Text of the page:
LONDON, 1986

i. [Marx is Dead] — In a tin that once
held biscuits, I've shut away my souvenirs
of London: An oily scrap of newspaper
that still smells of fried cod, the key
to a flat on Spring Street, a chip
from a mossy tombstone in Hampstead Heath,
and a matchbox. I never open the matchbox,
for it contains everything else
I gathered there: An urge to scratch,
sorrow for a young skinhead I mistook
for a Nazi, and the safety pin I tore
from his cheek.

ii. [Der Weltuntergang] — Jonathan spent
a weekend in Amsterdam. He returned
with chicken pox. He gave them to Sarah.
She gave them to me. We each rode separate
trains on the underground. We three Americans
started a small plague in London.
We did not care, for it seemed the world
would soon end, anyway. This was not so hard
to imagine then, in the advent of AIDS awareness,
at the height of the Reagan-Thatcher era,
when all life on Earth depended on safe sex
and the sanity of the MAD Doctrine.
And in our newfound discomfort, writhing
against irrepressible itches, we cursed
the Dutch, who (like the British) blame
everything on the Germans.

This made sense. In a state of constant suffering,
the mind finds clarity, gleaming
logic to illuminate the fact that all paths
to suffering began somewhere in downtown Berlin.
East or West, it never mattered.
They're all German,
we said in delirious Queen's English,
which rhymes with vermin.

With this enlightenment, our tribulations
subsided, as did our rabid speculation
on Volkswagen's prominent role in Armageddon.

It was a valuable lesson: The world will
go on, albeit with misery and uncertainty.
During those moments of pain and doubt,
you'll find comfort in blaming the Germans
straight off. Or better yet, curse
the cheap bastard who saved a few guilders
with Amsterdam's most contagious whores.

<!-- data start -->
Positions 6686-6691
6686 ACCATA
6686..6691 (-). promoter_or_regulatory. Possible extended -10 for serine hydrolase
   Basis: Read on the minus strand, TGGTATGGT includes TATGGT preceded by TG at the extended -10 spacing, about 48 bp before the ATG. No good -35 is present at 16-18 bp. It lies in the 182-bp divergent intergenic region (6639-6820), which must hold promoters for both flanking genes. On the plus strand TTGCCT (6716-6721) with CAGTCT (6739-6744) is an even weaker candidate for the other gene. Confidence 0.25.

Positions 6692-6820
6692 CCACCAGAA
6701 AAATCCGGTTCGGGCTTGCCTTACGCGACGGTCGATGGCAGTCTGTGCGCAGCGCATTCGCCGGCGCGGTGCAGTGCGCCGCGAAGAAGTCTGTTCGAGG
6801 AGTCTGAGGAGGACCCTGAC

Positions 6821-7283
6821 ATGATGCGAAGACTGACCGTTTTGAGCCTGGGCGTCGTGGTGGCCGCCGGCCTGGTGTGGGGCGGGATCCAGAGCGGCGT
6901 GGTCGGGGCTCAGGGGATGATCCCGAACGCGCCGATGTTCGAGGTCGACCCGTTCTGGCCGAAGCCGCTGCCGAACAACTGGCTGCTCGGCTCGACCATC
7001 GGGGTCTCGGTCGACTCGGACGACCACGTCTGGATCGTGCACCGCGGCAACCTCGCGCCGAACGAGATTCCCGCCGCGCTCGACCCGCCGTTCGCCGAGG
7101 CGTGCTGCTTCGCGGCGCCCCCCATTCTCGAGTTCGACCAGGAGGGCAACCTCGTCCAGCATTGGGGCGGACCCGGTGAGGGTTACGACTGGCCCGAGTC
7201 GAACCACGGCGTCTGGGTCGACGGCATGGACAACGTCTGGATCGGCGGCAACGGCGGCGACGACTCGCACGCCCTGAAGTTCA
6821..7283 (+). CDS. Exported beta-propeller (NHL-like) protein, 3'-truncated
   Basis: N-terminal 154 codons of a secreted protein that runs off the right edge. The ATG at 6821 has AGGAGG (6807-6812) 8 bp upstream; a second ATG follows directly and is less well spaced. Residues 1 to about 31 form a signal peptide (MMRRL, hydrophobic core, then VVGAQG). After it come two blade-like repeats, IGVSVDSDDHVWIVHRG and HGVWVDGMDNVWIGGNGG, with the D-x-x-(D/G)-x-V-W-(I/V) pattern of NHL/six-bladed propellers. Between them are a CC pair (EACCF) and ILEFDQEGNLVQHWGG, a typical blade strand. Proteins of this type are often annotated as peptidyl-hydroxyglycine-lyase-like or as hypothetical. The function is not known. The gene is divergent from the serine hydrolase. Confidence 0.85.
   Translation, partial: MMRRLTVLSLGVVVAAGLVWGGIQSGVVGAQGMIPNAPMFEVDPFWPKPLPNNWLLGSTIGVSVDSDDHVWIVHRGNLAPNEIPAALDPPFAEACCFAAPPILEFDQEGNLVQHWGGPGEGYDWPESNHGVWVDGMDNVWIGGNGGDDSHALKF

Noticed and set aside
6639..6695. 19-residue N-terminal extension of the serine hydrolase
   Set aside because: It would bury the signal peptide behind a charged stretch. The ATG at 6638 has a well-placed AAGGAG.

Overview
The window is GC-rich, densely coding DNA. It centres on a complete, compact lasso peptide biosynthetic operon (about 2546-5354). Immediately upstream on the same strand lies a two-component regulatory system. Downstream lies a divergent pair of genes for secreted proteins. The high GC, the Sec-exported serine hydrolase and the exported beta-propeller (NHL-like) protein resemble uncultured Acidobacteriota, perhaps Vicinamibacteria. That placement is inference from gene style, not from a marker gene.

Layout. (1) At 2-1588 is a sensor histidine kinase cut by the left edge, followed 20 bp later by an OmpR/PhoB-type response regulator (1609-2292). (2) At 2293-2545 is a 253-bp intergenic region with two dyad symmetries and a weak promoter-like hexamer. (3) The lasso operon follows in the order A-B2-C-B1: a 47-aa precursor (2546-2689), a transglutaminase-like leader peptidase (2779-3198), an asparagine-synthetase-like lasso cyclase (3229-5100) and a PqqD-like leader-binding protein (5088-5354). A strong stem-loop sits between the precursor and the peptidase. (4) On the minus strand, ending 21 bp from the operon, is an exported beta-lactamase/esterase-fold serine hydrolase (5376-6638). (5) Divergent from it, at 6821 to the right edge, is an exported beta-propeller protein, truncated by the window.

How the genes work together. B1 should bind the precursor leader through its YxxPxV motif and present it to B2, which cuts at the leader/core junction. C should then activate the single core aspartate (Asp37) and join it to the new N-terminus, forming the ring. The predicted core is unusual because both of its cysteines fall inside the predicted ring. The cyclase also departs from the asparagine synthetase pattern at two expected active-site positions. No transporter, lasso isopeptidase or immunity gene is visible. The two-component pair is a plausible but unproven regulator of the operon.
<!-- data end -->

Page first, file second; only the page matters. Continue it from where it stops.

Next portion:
His name is Jonathan.
Jonathan fucking Schmidt.

iii. [Accentuated] — I try to remember what
I expected from London. Nothing comes
to mind. I never thought to ask anything
of this city, but the city gave me more
than I needed. It gave me knowledge in liberal
doses, and with that scathing arrogance.
It taught me love for all horizons and disdain
for everything in the center.
In fourteen weeks, London gave me a new voice,
and with it an accent that discoloured
my native tongue.

Stephen Ausherman
The Adirondack Review
The St. Lawrence Book Award
The St. Lawrence Book Award
The St. Lawrence Book AwardThe St. Lawrence Book AwardThe St. Lawrence Book Award
The St. Lawrence Book Award
STEPHEN AUSHERMAN’s stories and essays have appeared in Nerve, Swink, The Sun, New Letters, Bullfight, The Korea Times, and elsewhere. He was selected as the 2005 Writer-in-Residence at Buffalo National River in Arkansas, Devils Tower National Monument in Wyoming, and the Bernheim Research Forest in Kentucky. Ausherman is the author of two award-winning books: Restless Tribes, travel stories, and Typical Pigs, a novel. His next novel, Fountains of Youth, is slated for publication in 2006. Born in China and raised in North Carolina, he now lives in New Mexico. For more info, visit